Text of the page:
Is It Really “Irrevocable”?
by Pamela Chestek • October 18, 2010 • copyright, trademark
Construe this contract, applying Puerto Rican law:
|2. “Walter Mercado” Mark.
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(b) Mercado hereby irrevocably assigns to Bart throughout the Territory during the Term, all right, title and interest in and to the Mark, together with that part of the goodwill of Mercado’s business connected with and symbolized by said Mark, for use in connection with the Pre-existing Materials and the New Materials, if any.
(c) Without limited the breadth of the rights granted in this paragraph, Bart shall have all rights in the Mark which are afforded to owners of trademarks and service marks, including but not limited ot the right to seek and obtain trademark protection and/or registration of the Mark in its name, and the right to enforce or defend Bart’s rights against third parties. Mercado shall cooperate fully with Bart in Bart’s exercise of any of the rights granted hereunder.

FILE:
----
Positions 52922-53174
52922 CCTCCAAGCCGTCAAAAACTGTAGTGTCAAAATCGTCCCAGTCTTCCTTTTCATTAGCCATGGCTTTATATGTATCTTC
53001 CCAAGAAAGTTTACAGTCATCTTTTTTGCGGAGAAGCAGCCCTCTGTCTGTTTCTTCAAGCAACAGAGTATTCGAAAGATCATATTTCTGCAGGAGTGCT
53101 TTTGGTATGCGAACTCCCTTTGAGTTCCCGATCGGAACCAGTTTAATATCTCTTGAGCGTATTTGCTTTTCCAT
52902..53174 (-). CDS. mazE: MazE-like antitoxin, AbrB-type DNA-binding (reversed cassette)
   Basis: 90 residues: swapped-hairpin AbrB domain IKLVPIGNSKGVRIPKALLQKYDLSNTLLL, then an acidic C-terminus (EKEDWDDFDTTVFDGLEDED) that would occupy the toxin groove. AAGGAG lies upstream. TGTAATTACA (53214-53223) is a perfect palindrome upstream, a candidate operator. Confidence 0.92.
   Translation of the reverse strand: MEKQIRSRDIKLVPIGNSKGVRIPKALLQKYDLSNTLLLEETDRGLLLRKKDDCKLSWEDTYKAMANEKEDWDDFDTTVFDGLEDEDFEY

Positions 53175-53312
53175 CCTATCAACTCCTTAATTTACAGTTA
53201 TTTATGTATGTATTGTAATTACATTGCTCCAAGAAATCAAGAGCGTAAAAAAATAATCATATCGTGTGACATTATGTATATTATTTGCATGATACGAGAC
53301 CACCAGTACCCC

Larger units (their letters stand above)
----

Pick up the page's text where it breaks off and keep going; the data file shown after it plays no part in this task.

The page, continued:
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The territory shall be the universe (the “Territory”).
The term of this Agreement shall be in perpetuity (the “Term”), subject to the provisions of paragraph 12 hereinafter.
[Requirements for termination.]
(b) Effect of Termination.
[No mention of trademark.]
Subject to the terms of this agreement, all grants granted or assigned by this agreement shall be irrevocable under all or any circumstances, and shall not be subject to recission, termination or injunction. In the case of breach of this agreement by Bart, Mercado’s sole remedy shall be limited to an action at law for damages.
The parties each allege the other breached the terms of the contract. Assume Mercado terminates the agreement in accordance with the terms in paragraph 12. Who owns the mark?
Full agreement here. Court’s decision later.
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